1st night of Hanukkah draws mixed emotions in wake of ongoing Israel-Hamas war

Whether young at heart – or just young – Hanukah means "joy and happiness."

On Thursday, FOX 11 visited a group of 9-year-old students at Gindi Maimonides Academy’s Jewish Day School.

"The history is we were persecuted for our religion," Rabbi David Mahler said. 

That’s why Rabbi Mahler says we remember the story of a small band of soldiers - The Macabees – who didn't give up when fighting the Syrian Greeks. 

"They banded together and even though they were not as strong and not as numerous they had a lot of faith and a lot of grit, a lot of relentlessness and they fought for the Jewish people… and won," Rabbi Mahler said.

There is also the story of how a small can of oil miraculously showed up in a temple "and, it lasted.. it was a miracle," says 9-years-old Noa Braun. 

She loves this holiday. Her mother, Michal, does too – although she's not happy that it comes at a time of conflict. 

"I'm Israeli. I was born in Israel. I have a lot of family in Israel right now for me it's a day-to-day struggle," Braun said.

On this Hanukkah, she thinks about her family and the brother of a close friend who was kidnapped and still currently being held hostage in Gaza.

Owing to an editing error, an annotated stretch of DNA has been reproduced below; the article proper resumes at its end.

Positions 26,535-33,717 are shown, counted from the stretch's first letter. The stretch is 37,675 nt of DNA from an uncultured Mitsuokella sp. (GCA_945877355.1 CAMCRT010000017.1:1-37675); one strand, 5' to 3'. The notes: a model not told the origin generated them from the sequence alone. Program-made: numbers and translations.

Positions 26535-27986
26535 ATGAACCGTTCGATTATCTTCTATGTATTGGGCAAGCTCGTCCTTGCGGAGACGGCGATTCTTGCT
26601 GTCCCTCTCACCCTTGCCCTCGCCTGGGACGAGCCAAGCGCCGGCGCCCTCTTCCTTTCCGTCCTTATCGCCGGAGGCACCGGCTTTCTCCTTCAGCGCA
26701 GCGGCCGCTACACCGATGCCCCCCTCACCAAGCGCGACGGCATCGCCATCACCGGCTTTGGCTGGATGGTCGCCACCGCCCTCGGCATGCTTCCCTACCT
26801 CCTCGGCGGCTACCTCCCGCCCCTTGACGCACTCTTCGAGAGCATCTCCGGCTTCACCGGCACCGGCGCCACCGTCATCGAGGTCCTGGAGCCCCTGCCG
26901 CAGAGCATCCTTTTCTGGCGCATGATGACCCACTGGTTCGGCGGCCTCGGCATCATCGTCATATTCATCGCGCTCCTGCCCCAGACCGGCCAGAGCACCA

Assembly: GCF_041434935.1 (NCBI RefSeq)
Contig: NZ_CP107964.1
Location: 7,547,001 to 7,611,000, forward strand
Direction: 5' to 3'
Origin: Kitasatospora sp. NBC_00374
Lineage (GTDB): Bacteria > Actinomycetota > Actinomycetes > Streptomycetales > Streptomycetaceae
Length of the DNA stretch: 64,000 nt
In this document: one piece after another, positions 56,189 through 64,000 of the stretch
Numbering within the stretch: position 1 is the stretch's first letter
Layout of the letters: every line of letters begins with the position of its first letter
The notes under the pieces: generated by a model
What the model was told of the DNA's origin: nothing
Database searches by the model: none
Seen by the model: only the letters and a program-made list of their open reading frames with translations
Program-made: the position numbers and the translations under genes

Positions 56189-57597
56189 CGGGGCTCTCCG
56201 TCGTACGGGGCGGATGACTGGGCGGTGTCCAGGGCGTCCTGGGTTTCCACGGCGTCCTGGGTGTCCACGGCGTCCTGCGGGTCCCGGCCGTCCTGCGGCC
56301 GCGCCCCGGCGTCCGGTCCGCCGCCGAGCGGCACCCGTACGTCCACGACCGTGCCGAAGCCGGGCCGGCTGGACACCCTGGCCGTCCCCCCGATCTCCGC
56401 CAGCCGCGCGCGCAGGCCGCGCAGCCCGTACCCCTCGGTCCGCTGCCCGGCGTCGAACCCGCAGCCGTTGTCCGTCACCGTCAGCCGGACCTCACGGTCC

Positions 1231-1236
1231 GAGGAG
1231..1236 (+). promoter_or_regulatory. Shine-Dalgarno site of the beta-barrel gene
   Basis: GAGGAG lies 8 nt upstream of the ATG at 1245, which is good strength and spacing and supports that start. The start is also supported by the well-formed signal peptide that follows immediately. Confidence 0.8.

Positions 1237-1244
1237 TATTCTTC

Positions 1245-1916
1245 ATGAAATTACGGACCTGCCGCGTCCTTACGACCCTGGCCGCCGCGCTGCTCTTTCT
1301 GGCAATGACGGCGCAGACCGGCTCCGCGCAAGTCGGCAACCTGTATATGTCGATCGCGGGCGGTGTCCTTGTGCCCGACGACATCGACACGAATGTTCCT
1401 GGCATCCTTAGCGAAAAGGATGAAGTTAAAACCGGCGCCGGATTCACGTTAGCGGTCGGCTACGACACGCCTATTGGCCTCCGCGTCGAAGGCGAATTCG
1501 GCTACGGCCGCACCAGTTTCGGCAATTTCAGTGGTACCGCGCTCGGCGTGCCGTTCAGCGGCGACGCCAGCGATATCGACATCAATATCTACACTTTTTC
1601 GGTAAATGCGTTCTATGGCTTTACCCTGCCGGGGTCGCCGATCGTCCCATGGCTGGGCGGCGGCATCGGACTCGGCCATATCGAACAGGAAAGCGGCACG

This is a time that's supposed to be a time of joy that brings out the kid in all of us that reminds of a biblical story and long held traditions. But this year it’s packed with complications for the Brauns. 

"My heart breaks when I think about him. My heart breaks when I'm thinking about his 3-year-old boy at home who just wants his father home to light candles with and sing with and dance with," Michal said.

But, she says, it's hard to see the joy of her daughter and classmates and think of people like her friend's brother. 

"But, for the children we do what we can. We want to keep them sheltered. We want to keep them happy and have that innocence and have that special time," she adds.

That aside, Braun's daughter knows about the war and hostages and worries about them.

"It's definitely tough. Its definitely not easy, but that’s the story of the Jewish People. There are ups and downs. There's times of great victory," said Rabbi Mahler. "There's times of great persecution but we celebrate all the time."

It’s, as the Rabbi says, a time to bring light to the world despite the darkness.